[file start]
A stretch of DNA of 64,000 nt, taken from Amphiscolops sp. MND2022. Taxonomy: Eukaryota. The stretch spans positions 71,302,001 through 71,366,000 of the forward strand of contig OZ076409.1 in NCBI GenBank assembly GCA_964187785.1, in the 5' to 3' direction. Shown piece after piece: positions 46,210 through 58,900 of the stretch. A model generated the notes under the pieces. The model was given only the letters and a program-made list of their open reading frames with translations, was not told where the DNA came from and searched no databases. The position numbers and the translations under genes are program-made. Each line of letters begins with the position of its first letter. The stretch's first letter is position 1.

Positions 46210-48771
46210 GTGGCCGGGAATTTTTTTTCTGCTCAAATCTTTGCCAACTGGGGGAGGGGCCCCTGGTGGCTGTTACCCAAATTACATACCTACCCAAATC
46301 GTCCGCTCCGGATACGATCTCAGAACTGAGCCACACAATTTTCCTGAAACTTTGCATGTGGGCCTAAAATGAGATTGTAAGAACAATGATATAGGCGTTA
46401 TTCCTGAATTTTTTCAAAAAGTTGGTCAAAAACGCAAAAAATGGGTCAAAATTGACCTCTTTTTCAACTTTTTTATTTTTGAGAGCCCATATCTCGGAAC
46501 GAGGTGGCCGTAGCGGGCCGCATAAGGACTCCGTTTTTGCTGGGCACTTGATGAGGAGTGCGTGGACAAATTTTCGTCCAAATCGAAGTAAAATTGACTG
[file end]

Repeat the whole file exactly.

A stretch of DNA of 64,000 nt, taken from Amphiscolops sp. MND2022. Taxonomy: Eukaryota. The stretch spans positions 71,302,001 through 71,366,000 of the forward strand of contig OZ076409.1 in NCBI GenBank assembly GCA_964187785.1, in the 5' to 3' direction. Shown piece after piece: positions 46,210 through 58,900 of the stretch. A model generated the notes under the pieces. The model was given only the letters and a program-made list of their open reading frames with translations, was not told where the DNA came from and searched no databases. The position numbers and the translations under genes are program-made. Each line of letters begins with the position of its first letter. The stretch's first letter is position 1.

Positions 46210-48771
46210 GTGGCCGGGAATTTTTTTTCTGCTCAAATCTTTGCCAACTGGGGGAGGGGCCCCTGGTGGCTGTTACCCAAATTACATACCTACCCAAATC
46301 GTCCGCTCCGGATACGATCTCAGAACTGAGCCACACAATTTTCCTGAAACTTTGCATGTGGGCCTAAAATGAGATTGTAAGAACAATGATATAGGCGTTA
46401 TTCCTGAATTTTTTCAAAAAGTTGGTCAAAAACGCAAAAAATGGGTCAAAATTGACCTCTTTTTCAACTTTTTTATTTTTGAGAGCCCATATCTCGGAAC
46501 GAGGTGGCCGTAGCGGGCCGCATAAGGACTCCGTTTTTGCTGGGCACTTGATGAGGAGTGCGTGGACAAATTTTCGTCCAAATCGAAGTAAAATTGACTG